SR Workshop Videos
The Introduction to Conducting a Systematic Review workshop, offered in October 2020, covered recommended standards, methods, and tools for completing a systematized, scoping, or systematic review at UNC. This workshop recording is available as a series of short videos on the process of conducting a review. It is recommended for those who have not yet conducted such a review, but are planning to do so.
A Simplified Process Map
What is a systematic review?
"A systematic review attempts to collate all empirical evidence that fits pre-specified eligibility criteria in order to answer a specific research question. It uses explicit, systematic methods that are selected with a view to minimizing bias, thus providing more reliable findings from which conclusions can be drawn and decisions made" (Antman 1992, Oxman 1993). The key characteristics of a systematic review are:
a clearly stated set of objectives with pre-defined eligibility criteria for studies;
an explicit, reproducible methodology;
a systematic search that attempts to identify all studies that would meet the eligibility criteria;
an assessment of the validity of the findings of the included studies, for example through the assessment of risk of bias; and
- a systematic presentation, and synthesis, of the characteristics and findings of the included studies"
Higgins, Julian. Cochrane Handbook for Systematic Reviews of Interventions. Hoboken, NJ, USA: John Wiley & Sons, 2009. ProQuest ebrary. Web. 7 October 2014.
What do I need to get started?
Consider the following questions before you begin a systematic review.
1. Is your question suited to a systematic review?
While a systematic review is considered the highest form of evidence, not all questions are suited to a systematic review. A question that is well suited to this methodology is:
- based on a specific question or patient problem and will ensure that your search produces relevant results.
- narrow enough that identifying and reviewing all of the relevant literature is possible. An extremely broad question (e.g. examining pain management and assessment) may be more suited to a general literature review or evidence mapping.
- broad enough that you will be able to find some relevant literature. An extremely narrow topic (e.g. an examination of a very small subset of a population) or one that is examining a very new treatment or concept may not return enough relevant literature for a systematic review to be able to draw any meaningful conclusions.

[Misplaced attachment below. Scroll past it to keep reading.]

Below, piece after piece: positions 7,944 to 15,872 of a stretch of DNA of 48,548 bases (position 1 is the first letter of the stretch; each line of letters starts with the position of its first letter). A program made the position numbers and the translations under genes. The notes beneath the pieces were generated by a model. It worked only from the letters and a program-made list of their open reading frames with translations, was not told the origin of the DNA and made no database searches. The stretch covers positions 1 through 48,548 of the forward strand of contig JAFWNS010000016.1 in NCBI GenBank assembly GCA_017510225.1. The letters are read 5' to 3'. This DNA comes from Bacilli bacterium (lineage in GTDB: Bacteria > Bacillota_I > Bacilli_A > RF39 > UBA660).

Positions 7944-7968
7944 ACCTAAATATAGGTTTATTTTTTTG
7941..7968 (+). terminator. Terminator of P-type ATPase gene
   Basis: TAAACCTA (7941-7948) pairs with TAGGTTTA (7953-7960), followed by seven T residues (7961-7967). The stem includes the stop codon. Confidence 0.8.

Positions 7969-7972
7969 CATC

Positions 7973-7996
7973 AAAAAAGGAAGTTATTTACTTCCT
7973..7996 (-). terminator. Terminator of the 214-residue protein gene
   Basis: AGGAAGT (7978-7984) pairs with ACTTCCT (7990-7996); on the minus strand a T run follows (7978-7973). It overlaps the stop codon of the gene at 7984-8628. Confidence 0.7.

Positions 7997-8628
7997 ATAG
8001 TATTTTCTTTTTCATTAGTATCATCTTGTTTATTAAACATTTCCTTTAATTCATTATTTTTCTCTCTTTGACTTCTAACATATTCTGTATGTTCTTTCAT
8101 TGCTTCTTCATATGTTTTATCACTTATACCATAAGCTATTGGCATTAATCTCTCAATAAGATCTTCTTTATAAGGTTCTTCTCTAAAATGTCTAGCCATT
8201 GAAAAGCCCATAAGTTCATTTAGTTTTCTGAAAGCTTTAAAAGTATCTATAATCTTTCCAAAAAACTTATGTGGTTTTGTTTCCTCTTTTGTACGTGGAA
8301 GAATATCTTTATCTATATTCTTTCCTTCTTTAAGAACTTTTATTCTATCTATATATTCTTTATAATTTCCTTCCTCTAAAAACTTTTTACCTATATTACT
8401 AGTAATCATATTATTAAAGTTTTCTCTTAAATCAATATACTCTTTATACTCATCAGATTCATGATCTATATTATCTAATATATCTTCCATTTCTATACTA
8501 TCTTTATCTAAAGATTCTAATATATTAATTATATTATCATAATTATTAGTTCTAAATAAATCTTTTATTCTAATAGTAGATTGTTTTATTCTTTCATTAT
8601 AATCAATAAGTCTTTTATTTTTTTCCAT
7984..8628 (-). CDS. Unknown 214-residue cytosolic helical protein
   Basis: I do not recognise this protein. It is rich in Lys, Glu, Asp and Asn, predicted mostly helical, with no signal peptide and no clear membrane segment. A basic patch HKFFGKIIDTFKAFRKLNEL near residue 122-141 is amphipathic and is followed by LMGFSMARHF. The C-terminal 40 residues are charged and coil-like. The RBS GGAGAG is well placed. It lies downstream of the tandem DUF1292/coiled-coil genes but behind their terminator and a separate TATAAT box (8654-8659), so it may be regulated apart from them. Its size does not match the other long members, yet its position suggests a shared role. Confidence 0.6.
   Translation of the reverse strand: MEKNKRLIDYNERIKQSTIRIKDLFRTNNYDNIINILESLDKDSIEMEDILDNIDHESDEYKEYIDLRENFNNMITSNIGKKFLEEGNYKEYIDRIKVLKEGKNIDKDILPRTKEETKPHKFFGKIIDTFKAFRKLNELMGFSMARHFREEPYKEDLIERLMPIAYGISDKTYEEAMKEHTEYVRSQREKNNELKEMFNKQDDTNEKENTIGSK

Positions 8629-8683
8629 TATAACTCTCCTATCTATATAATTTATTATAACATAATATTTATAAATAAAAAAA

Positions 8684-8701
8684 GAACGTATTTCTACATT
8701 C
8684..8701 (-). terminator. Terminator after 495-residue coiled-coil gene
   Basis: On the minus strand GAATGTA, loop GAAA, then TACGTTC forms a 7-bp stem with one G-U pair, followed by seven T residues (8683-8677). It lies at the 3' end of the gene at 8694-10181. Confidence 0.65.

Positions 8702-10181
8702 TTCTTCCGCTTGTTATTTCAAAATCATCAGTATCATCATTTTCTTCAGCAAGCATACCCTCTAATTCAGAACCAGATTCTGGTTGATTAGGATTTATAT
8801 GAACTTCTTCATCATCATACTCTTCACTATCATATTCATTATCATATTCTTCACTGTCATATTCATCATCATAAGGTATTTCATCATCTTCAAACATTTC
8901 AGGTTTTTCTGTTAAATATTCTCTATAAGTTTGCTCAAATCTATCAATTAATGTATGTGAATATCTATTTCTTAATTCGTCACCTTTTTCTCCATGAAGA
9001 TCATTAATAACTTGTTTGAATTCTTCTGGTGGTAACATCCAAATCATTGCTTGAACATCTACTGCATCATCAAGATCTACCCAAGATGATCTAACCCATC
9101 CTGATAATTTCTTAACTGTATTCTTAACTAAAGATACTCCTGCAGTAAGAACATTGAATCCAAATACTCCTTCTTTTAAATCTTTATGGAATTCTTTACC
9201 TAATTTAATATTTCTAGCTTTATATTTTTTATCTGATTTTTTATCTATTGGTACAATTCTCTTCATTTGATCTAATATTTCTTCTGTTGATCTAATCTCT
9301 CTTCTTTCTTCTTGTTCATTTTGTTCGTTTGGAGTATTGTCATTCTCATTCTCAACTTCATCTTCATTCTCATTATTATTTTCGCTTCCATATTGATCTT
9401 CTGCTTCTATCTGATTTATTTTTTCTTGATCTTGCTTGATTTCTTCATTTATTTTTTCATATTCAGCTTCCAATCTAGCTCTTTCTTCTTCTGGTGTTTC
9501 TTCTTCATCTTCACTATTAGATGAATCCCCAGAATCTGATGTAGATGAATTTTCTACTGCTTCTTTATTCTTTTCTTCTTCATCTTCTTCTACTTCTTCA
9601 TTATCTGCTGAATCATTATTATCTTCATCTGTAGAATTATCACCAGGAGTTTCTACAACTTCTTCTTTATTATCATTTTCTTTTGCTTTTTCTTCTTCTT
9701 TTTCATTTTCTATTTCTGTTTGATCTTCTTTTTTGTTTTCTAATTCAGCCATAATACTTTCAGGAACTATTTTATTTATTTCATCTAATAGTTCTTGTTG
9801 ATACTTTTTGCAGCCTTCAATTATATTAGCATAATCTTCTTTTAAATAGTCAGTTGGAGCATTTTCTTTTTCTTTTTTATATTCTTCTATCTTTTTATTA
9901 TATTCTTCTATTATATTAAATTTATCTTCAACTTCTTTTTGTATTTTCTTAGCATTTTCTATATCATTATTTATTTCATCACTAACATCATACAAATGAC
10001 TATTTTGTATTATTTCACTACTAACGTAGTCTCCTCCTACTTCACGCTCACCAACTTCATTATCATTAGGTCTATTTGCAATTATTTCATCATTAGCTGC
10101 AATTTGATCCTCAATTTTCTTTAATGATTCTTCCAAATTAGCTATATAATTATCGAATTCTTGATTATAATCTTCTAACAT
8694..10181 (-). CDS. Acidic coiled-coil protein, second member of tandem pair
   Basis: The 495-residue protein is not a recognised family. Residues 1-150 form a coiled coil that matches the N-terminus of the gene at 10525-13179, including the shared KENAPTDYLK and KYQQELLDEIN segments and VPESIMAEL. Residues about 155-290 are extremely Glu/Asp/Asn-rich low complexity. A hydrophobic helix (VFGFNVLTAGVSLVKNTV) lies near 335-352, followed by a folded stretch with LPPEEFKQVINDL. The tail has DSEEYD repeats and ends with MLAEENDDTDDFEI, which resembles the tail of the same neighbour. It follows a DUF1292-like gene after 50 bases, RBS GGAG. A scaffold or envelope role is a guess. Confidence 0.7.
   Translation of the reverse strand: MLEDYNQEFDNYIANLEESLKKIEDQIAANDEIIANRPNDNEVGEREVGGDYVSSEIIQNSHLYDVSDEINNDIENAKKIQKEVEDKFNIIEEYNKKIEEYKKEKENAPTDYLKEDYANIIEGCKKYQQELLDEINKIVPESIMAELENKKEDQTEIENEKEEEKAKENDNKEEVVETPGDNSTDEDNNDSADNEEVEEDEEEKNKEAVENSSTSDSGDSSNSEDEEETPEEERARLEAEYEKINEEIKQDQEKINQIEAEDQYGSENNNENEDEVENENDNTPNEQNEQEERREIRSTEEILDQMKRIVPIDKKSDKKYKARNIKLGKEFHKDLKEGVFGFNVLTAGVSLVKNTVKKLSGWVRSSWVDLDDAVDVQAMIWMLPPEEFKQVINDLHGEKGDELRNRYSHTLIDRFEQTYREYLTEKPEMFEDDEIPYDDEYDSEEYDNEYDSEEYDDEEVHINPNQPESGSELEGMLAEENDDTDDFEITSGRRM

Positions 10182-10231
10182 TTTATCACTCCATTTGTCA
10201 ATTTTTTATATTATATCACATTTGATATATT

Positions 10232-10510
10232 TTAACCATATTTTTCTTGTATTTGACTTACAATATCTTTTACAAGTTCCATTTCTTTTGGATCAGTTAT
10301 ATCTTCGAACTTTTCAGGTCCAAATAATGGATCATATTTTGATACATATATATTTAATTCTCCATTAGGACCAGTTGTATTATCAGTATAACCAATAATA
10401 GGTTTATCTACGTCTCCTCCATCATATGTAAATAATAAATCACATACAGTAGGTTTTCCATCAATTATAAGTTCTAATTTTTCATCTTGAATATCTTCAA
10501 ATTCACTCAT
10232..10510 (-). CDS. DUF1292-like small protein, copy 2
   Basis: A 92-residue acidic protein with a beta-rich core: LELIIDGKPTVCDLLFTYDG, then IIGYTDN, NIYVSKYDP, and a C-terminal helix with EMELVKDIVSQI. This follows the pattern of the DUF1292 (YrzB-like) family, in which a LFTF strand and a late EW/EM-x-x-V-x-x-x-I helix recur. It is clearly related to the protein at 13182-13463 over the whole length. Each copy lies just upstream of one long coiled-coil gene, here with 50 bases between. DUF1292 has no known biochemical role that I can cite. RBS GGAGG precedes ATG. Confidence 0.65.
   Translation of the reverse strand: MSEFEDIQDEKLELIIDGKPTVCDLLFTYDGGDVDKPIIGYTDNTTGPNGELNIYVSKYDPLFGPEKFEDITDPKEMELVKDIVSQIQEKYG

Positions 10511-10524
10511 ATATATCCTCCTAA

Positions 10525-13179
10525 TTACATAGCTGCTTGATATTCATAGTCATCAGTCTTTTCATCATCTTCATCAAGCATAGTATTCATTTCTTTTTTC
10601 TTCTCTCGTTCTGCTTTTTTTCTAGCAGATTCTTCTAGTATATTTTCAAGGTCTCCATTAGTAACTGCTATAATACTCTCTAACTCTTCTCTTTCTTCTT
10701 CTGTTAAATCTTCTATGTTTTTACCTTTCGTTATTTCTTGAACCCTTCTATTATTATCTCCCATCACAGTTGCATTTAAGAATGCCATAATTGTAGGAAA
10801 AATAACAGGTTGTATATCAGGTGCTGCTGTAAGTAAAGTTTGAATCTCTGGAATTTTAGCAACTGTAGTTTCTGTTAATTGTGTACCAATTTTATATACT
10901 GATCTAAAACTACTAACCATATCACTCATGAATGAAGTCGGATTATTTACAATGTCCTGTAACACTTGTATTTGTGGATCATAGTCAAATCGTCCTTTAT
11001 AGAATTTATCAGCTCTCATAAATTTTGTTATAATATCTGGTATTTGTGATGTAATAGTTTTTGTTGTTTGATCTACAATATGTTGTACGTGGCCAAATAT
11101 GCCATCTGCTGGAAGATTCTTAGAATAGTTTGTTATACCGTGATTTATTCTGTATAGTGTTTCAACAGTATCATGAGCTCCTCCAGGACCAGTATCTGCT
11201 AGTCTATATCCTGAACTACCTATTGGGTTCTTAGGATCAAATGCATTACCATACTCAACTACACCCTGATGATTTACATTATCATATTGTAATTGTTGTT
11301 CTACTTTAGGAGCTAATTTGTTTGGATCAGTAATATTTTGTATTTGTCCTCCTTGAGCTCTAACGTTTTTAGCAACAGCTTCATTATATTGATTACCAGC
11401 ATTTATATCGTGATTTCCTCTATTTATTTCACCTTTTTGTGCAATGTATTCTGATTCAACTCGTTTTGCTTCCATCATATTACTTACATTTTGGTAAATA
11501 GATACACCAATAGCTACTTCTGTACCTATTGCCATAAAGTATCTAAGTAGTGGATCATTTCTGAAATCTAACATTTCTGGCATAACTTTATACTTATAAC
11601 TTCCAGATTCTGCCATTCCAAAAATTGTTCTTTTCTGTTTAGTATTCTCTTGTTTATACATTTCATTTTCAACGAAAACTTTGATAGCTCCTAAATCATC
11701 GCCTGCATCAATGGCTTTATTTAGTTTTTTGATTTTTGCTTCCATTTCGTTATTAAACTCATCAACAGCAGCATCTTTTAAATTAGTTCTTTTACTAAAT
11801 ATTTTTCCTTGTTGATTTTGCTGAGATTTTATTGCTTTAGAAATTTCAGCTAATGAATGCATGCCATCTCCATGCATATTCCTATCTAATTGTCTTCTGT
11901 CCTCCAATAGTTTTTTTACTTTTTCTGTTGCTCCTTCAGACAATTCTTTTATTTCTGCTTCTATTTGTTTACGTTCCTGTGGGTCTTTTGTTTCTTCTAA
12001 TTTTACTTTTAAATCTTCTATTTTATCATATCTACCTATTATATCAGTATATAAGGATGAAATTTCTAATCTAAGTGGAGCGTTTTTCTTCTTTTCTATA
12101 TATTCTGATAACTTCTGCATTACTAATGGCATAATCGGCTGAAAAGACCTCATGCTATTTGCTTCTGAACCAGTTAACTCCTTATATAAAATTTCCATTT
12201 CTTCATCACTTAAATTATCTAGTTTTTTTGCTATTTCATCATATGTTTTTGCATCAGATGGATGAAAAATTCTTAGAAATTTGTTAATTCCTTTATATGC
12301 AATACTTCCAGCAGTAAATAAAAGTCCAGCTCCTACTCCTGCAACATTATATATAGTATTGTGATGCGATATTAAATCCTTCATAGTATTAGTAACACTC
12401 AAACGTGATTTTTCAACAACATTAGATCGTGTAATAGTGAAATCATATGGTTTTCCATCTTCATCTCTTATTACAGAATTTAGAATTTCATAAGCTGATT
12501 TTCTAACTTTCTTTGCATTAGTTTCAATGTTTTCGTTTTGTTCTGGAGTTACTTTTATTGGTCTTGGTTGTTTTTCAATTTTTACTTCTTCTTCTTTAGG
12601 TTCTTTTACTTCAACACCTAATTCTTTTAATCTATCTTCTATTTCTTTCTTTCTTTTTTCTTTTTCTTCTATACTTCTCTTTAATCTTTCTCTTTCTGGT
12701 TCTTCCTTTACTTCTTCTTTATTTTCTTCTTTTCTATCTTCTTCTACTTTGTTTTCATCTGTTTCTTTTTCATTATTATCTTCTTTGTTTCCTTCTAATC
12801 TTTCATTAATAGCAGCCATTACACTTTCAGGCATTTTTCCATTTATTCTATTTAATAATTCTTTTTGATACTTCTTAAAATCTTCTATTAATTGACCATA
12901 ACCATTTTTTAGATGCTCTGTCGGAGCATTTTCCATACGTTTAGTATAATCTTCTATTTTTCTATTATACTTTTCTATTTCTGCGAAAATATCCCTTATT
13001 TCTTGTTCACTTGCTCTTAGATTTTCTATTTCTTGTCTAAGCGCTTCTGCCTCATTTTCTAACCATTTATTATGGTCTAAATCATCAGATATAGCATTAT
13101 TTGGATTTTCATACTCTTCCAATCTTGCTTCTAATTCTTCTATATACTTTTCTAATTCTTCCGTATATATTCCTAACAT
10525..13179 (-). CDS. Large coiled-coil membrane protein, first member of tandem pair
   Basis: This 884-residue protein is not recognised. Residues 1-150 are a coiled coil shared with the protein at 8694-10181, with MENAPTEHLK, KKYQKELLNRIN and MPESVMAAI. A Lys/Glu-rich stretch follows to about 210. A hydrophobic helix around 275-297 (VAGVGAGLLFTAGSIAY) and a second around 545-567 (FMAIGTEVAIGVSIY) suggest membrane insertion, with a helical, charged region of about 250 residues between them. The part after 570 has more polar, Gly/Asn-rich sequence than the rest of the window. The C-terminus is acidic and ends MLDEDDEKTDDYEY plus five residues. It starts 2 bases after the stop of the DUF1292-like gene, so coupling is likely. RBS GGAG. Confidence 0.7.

- defined with some consistency across the literature. A question with a multi-stepped intervention, or one in which different elements of an intervention may or may not be included in each study may be more suited to a decision modeling approach.
2. Are you asking a complete question?
Thinking about your PICO (population, intervention(s), comparator(s), and outcomes) and your Key Question(s) will help you to ensure that you have thought of the important parts of your question and are not leaving out anything that may significantly alter your question. You can use the HSL Systematic Review Development Worksheet to help you refine and develop your PICO and Key Questions.
3. Has a recent systematic review already addressed this exact question?
If you determine that your question is suited to a systematic review, you will then want to search for recent or upcoming reviews on your topic or on similar topics, to ensure that your review will not be duplicating someone else's efforts and that you will be adding something new to the literature. A librarian can help you to search for recently published reviews on your topic, as well as searching systematic review protocol registries such as PROSPERO, which will give you an idea of whether or not a review of your topic is likely to be published soon.
4. Do you have the time and resources needed to conduct a systematic review?
A systematic review usually takes at least 1 year, or an average of 1139 hours, from formulating your question through journal acceptance. Input from at least 3 team members is needed, in addition to advice or input from a librarian or team member who is experienced in searching the literature. One team member handles the processes of the review: creating data abstraction forms, keeping track of inclusion/exclusion decisions, handling team communications, managing databases and forms, etc. Two team members perform inclusion/exclusion decision making and data abstraction. The additional team member acts as a tiebreaker in the case of a disagreement. One to two team members analyze the data and write your publication. Depending on the size of the literature, you may want to add additional team members. A team of up to ten or twelve people is not unusual for a large systematic review.
5. Can you meet all of the requirements for a systematic review detailed in the PRISMA checklist?
The PRISMA checklist contains 27 items that each systematic review should report in order to ensure transparency and completion of reporting. These items include parts to include in your title, abstract, introduction, methods, results, discussion, Using this checklist will help to ensure that your methods are considered adequate by the journal you submit your review to.